In a world where great films are usually intense, intellectual films that require a lot of thought and concentration, it is refreshing to get a more mature film that actually allows you to see a captivating, original story in a very easy-going manner. The Judge, which isn’t a great film, is certainly an interesting one at least, and one that doesn’t require much thought, not because it is dumb or low-brow, but because it quite simply is just sedate and relaxed.
Robert Downey Jr. is a very charismatic performer, and he has probably had the most notable narrative of “former bad boy turns his career around”, and while his biggest career achievement by far is his role as Iron Man in the Marvel Cinematic Universe, he is also a talented dramatic actor when he puts effort in, and in The Judge, he plays Hank Palmer, a sleazy but brilliant lawyer, and son of an ethical and morally-strong judge, from whom he is estranged. Downey succeeds at playing these sarcastic, arrogant characters, but in The Judge, he takes it to another level by making him more human than many of his previous performances. Downey may not give the performance of his career (that will forever be Tropic Thunder or Chaplin), but he does a good job playing Hank, and it is actually refreshing to see him in a smaller movie.
There is another iconic Robert in this movie – Robert Duvall, a Hollywood legend. He plays Joseph Palmer, the grumpy but fair judge of the local Indiana courthouse, where he has presided over thousands of cases over his 42 years as a judge. It is easy for older actors, particularly ones considered legends, to phone it in and give a mediocre performance and rely on their name and age to get people in the seats. Unfortunately, Duvall doesn’t do anything particularly special in The Judge, but luckily for him, the role doesn’t dictate anying of that manner. The role is intended for an older actor who can pull off the image of being a fair, but tough, old judge. Duvall does his best, but in the end, it all depends on the writing, and while the writing didn’t exactly let him down, Duvall wasn’t particularly notable. However, that doesn’t stop us from feeling for him, and Duvall’s performance may be considered the actor just playing himself, but the character is the most meaningful in the film, and the one we feel the biggest emotional connection to. It is a safe, but effective, Hollywood veteran role, and Duvall delivered.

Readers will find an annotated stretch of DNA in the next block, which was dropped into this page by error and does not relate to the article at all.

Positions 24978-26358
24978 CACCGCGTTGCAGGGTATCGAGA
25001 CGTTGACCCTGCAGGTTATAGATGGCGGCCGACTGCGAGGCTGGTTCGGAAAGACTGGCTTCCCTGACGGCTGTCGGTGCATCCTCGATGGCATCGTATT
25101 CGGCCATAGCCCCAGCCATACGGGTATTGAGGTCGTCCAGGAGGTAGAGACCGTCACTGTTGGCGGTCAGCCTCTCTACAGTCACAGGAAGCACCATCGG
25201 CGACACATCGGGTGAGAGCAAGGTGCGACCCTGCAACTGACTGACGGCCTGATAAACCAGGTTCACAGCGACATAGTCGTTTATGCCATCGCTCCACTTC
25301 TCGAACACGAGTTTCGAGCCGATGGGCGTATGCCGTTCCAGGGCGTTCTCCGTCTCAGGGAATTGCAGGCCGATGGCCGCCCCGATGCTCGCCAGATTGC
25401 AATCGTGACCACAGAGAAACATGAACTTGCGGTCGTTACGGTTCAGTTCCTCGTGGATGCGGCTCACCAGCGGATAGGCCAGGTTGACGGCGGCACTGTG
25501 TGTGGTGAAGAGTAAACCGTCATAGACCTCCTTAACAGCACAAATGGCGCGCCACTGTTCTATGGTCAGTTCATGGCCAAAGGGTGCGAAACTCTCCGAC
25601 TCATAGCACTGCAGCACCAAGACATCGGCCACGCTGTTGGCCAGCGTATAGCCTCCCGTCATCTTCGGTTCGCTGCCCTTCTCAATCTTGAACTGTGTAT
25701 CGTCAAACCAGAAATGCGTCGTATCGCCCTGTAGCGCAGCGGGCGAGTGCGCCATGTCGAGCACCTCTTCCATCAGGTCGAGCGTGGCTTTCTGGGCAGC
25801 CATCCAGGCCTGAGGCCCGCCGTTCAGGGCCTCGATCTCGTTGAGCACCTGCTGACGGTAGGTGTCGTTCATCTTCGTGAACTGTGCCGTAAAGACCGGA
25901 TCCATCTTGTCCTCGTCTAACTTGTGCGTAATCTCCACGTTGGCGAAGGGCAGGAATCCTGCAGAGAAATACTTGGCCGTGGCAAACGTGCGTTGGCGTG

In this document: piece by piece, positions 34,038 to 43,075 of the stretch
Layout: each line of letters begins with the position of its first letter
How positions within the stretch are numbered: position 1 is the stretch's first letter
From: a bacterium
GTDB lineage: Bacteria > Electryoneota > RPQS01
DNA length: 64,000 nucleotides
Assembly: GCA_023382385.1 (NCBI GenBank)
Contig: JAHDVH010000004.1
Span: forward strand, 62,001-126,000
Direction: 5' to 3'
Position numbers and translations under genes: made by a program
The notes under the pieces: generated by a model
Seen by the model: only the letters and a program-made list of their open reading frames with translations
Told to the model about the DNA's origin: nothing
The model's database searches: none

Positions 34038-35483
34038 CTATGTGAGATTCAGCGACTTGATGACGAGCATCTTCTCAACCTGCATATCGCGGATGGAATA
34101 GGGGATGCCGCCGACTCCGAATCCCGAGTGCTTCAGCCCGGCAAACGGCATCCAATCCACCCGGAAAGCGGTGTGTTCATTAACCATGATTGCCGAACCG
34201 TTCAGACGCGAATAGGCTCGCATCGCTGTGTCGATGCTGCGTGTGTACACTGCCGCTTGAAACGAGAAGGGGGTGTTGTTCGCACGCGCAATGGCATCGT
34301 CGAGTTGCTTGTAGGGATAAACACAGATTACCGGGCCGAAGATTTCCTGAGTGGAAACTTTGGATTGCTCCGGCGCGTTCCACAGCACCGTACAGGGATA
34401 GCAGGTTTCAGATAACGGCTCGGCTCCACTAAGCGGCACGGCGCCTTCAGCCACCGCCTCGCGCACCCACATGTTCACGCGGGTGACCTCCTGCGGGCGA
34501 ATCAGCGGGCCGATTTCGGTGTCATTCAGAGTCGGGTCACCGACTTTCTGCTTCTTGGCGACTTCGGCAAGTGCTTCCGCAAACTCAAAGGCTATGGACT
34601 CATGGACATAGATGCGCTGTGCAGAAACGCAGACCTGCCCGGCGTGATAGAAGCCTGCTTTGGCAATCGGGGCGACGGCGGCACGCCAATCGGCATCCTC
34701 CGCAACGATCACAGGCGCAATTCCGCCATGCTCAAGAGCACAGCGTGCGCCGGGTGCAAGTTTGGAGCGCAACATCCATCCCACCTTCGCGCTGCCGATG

The Judge isn’t great – it has numerous plot holes and little problems that prevent it from being the masterpiece it wants to be. First of all, it is way too long. Clocking in at nearly two and a half hours, it is way too long for a film of its genre. A film of that length needs to be an epic or science fiction adventure, not a small pseudo-indie drama. I wouldn’t have minded the length if the film occupied that space well enough – but unfortunately, a huge chunk of the film was filler material that was absolutely useless and served no purpose other than to get in the way of the film’s conclusion, which was in itself…a bit disappointing. The biggest issue with these type of films are they try and appear grandiose and epic by adding a lot of meaningless drivel to the plot, and that seriously hampered this film. It was just too long, and anyone could be forgiven for nodding off near the end.
In the end, I thought The Judge was entertaining enough – it was harmless, occasionally funny, somewhat original (the judge becoming the accused) and told an interesting story. It could have definitely been a whole lot better, but the performances in this film – particularly from Robert Downey Jr. and Robert Duvall, along with the always lovely Vera Farmiga, who give it their all and make use of the mediocre script and melodramatic directing style that would be more suitable for a television movie. It isn’t a terrible film, and it served its own purpose, and kept me entertained just enough for me to bear the entire length of the film.
Not great, but just good enough to be entertaining.